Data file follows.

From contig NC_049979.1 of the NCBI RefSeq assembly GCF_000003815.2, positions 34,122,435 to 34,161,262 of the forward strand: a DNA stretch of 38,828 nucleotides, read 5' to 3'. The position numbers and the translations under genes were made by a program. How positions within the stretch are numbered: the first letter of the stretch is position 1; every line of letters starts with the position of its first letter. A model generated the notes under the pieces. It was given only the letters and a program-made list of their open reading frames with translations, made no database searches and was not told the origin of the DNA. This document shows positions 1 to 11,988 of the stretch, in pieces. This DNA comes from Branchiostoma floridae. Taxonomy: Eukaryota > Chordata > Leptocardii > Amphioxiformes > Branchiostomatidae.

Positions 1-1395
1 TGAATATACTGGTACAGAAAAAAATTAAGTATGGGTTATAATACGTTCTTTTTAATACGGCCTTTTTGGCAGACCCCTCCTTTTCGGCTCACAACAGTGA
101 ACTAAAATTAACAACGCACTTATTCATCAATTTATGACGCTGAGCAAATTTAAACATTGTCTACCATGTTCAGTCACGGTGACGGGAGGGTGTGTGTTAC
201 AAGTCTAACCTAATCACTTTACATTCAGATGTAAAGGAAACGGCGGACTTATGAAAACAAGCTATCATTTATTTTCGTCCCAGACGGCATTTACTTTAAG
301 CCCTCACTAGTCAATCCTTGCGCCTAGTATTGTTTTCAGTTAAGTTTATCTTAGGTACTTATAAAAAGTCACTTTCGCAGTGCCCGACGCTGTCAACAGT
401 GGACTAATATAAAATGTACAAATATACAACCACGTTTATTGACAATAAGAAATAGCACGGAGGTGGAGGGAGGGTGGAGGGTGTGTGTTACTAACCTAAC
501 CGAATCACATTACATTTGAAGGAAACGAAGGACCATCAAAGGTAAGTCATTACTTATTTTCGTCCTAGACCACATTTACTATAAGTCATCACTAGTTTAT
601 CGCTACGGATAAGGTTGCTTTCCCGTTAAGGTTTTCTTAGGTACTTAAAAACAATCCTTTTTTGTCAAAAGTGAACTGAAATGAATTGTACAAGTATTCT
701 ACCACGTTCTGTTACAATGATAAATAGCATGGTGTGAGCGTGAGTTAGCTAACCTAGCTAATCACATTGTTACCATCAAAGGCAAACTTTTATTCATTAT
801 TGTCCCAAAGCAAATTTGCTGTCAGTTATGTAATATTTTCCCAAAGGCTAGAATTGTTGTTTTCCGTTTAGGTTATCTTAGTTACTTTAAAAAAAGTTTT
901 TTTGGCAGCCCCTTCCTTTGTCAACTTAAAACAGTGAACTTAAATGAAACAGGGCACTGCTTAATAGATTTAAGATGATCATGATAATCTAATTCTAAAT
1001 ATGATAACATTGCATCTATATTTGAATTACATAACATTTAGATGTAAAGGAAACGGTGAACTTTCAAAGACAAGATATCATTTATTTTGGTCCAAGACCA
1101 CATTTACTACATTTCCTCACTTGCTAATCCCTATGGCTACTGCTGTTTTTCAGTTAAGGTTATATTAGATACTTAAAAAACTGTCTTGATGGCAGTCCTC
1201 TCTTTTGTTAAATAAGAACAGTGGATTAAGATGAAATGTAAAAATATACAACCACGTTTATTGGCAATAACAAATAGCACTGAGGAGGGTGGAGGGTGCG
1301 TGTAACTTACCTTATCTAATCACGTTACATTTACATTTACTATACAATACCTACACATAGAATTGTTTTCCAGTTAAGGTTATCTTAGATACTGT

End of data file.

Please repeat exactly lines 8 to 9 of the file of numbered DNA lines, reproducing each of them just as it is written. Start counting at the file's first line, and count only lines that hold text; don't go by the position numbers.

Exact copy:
501 CGAATCACATTACATTTGAAGGAAACGAAGGACCATCAAAGGTAAGTCATTACTTATTTTCGTCCTAGACCACATTTACTATAAGTCATCACTAGTTTAT
601 CGCTACGGATAAGGTTGCTTTCCCGTTAAGGTTTTCTTAGGTACTTAAAAACAATCCTTTTTTGTCAAAAGTGAACTGAAATGAATTGTACAAGTATTCT